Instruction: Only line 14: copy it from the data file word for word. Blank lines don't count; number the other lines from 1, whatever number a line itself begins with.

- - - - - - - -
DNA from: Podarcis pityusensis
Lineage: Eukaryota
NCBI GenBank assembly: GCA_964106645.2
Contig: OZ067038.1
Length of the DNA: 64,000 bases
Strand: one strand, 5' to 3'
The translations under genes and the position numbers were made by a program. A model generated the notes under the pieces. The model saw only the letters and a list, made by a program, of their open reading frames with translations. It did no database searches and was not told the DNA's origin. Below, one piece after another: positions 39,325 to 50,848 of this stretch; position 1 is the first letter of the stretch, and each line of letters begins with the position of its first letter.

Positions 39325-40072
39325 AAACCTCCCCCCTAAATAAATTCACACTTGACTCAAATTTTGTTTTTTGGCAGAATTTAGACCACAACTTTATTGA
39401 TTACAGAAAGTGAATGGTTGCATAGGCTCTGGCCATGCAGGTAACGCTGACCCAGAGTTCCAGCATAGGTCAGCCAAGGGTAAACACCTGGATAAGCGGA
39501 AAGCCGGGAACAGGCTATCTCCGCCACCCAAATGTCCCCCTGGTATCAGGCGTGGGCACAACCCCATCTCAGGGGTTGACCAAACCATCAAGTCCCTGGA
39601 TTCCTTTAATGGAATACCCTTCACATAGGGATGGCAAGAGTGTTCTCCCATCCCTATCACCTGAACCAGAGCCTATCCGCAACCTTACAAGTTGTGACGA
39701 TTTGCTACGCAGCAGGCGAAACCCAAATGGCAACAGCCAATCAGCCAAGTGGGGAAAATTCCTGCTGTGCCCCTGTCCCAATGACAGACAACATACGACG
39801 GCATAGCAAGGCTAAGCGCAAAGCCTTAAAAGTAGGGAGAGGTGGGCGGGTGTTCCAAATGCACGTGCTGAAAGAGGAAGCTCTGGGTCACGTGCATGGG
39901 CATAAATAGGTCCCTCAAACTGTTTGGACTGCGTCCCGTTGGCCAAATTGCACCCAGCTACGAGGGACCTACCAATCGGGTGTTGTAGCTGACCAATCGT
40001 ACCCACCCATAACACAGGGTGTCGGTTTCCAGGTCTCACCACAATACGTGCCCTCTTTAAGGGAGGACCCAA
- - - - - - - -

39801 GCATAGCAAGGCTAAGCGCAAAGCCTTAAAAGTAGGGAGAGGTGGGCGGGTGTTCCAAATGCACGTGCTGAAAGAGGAAGCTCTGGGTCACGTGCATGGG